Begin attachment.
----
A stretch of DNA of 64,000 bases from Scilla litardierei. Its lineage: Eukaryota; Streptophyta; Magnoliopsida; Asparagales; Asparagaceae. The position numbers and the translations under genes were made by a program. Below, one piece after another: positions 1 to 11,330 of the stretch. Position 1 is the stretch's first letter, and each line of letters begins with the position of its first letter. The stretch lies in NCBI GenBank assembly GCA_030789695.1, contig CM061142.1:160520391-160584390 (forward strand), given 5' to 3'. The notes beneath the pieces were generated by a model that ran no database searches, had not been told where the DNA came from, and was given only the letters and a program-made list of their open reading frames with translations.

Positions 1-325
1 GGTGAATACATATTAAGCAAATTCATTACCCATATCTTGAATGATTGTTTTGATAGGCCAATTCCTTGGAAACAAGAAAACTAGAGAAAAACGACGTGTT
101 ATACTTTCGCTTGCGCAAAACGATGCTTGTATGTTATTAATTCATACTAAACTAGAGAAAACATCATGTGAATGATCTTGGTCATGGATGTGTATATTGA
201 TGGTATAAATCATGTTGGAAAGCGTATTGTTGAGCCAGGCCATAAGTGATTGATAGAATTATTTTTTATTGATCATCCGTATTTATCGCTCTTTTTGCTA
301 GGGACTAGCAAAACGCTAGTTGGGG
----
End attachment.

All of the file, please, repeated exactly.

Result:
A stretch of DNA of 64,000 bases from Scilla litardierei. Its lineage: Eukaryota; Streptophyta; Magnoliopsida; Asparagales; Asparagaceae. The position numbers and the translations under genes were made by a program. Below, one piece after another: positions 1 to 11,330 of the stretch. Position 1 is the stretch's first letter, and each line of letters begins with the position of its first letter. The stretch lies in NCBI GenBank assembly GCA_030789695.1, contig CM061142.1:160520391-160584390 (forward strand), given 5' to 3'. The notes beneath the pieces were generated by a model that ran no database searches, had not been told where the DNA came from, and was given only the letters and a program-made list of their open reading frames with translations.

Positions 1-325
1 GGTGAATACATATTAAGCAAATTCATTACCCATATCTTGAATGATTGTTTTGATAGGCCAATTCCTTGGAAACAAGAAAACTAGAGAAAAACGACGTGTT
101 ATACTTTCGCTTGCGCAAAACGATGCTTGTATGTTATTAATTCATACTAAACTAGAGAAAACATCATGTGAATGATCTTGGTCATGGATGTGTATATTGA
201 TGGTATAAATCATGTTGGAAAGCGTATTGTTGAGCCAGGCCATAAGTGATTGATAGAATTATTTTTTATTGATCATCCGTATTTATCGCTCTTTTTGCTA
301 GGGACTAGCAAAACGCTAGTTGGGG